When you think of all the treadle machines there were in homes in this country at one time, you have to wonder what happened to them all. They sure had more character and were a lot more attractive as a piece of "furniture" than sewing machines are today!

mtnchild said...

Sad about the barn fire, but a good story none the less. I remember that my Mom had an old treadle machine when we still lived in Denmark, but it never made the Atlantic crossing in 1956.

I also remember that my Mom never could sew, so I wonder where it came from? My Grandmother? Now I really wish it had made the crossing.

I heat with wood too, and it's becoming that season again. I do have natural gas, but the cost keeps going up, so I use the wood most of the time - it's free! Unless you count all the work ...

Karen L. said...

Hey Chicken Mama, I actually have two treadles!!! I love the way they sound. One even sits in my living room. I saw a woman on youtube (I think) who actually machine quilted her quilt on the treadle and I believe it was called a 3/4 treadle machine .... never heard of that. Bet you have great control on the stitches with that! So glad that the horses got out of the barn; much more important than the machine. Life over machines, huh? Love your header photo. Shouts FALL!!!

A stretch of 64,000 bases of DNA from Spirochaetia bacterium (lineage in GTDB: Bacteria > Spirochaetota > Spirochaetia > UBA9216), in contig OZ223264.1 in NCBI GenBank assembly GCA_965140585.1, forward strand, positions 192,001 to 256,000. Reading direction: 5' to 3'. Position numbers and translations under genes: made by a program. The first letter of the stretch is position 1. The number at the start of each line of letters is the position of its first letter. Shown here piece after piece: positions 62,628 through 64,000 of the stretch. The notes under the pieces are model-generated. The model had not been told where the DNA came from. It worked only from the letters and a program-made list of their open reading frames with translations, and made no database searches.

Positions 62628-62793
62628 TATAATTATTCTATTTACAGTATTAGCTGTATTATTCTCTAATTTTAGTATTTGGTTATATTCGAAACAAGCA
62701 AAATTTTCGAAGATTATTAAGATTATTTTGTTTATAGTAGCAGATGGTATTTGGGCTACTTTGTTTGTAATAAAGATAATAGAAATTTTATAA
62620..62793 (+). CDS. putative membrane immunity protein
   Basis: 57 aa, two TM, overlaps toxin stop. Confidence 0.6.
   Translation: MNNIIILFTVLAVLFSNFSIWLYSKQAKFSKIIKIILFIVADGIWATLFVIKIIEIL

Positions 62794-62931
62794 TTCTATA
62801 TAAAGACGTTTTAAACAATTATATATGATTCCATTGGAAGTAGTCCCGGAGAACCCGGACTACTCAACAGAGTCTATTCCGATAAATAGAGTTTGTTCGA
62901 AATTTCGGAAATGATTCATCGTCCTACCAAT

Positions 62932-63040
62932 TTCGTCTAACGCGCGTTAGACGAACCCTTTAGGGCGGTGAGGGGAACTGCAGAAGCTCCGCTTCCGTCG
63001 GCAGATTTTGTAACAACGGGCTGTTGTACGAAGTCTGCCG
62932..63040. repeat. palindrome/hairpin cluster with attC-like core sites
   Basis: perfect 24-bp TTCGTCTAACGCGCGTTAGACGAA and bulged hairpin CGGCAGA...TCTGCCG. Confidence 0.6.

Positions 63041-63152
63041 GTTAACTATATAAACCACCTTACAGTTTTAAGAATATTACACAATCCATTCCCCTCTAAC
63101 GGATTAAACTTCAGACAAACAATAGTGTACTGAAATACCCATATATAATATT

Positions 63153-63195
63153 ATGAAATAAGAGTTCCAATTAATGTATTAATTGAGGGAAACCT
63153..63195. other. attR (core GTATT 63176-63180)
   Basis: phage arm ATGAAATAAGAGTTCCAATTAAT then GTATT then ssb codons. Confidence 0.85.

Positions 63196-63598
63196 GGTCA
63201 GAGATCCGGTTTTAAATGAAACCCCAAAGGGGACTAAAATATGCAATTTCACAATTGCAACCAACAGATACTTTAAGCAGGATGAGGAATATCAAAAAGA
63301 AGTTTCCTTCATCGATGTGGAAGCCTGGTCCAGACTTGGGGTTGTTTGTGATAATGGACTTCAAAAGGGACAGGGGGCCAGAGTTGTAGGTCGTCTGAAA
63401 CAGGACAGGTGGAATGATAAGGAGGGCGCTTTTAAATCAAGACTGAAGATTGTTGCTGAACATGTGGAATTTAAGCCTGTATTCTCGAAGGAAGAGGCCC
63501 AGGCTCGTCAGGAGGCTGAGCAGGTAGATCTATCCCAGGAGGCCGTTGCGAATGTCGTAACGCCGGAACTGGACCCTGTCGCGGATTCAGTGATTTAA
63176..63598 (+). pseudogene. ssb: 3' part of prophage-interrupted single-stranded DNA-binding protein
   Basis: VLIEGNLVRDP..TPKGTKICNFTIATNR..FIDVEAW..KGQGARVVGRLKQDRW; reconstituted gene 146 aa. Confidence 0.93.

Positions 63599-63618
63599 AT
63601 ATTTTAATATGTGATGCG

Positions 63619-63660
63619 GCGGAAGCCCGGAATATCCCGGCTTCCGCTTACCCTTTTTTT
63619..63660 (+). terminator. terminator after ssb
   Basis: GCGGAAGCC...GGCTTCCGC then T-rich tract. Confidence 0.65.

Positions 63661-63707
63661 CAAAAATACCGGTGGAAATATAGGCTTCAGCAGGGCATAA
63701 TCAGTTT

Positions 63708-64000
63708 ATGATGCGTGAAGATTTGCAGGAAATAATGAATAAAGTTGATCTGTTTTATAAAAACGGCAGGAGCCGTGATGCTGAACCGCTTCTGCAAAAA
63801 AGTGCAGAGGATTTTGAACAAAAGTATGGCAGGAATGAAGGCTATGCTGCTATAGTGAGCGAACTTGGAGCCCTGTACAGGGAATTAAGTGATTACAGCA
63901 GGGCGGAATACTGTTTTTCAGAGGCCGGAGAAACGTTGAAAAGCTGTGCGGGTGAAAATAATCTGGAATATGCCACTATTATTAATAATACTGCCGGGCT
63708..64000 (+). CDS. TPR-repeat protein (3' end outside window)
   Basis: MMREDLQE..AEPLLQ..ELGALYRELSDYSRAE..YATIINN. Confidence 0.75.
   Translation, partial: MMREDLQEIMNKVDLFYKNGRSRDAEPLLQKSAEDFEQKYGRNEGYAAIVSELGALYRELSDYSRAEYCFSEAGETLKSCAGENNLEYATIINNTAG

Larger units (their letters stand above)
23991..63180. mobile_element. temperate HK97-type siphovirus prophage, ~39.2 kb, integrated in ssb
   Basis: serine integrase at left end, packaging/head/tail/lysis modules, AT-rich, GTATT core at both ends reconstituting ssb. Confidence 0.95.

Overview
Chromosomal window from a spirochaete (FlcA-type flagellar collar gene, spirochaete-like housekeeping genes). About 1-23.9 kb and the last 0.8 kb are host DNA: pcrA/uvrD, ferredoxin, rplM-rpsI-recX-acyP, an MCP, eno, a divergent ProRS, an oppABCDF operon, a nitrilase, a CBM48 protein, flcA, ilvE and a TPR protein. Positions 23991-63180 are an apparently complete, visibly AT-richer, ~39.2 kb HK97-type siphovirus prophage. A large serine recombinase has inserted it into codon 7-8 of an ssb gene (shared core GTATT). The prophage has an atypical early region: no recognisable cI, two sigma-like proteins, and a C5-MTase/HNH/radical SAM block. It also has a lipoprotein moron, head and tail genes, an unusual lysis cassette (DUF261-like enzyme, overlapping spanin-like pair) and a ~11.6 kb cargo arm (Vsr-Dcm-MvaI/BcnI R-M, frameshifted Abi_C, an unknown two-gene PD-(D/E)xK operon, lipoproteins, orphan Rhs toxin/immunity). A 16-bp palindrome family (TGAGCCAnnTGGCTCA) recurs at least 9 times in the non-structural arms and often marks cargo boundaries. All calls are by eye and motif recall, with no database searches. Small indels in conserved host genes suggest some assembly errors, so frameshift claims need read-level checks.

Yart said...

I left a little something for you over at my blog... a well deserved award.


Mama Pea said...

Yvette - Yep, there is a lot of work in heating with wood, but I try to convince myself that it's all good exercise that I need!

Karen L. - Hi! Hang on to those two treadle machines! (Do they even manufacture them anymore?)

Yart - Thank you very much. That was very nice of you!

Erin said...

ok so 3 days is a long time for no post from you LOL! Are you okay or just scaling back for winter? I heard there was a dusting of snow there yesterday morning, did you get any photos, or did it not happen near the lake?

Susan said...

Yes, we worry when we don't hear from you, you know. Got your snow plow on?

Mama Pea said...

Erin and Susan - No worry! Just a really busy week. Will go do a short blog post right now so you know I'm still alive and kickin'!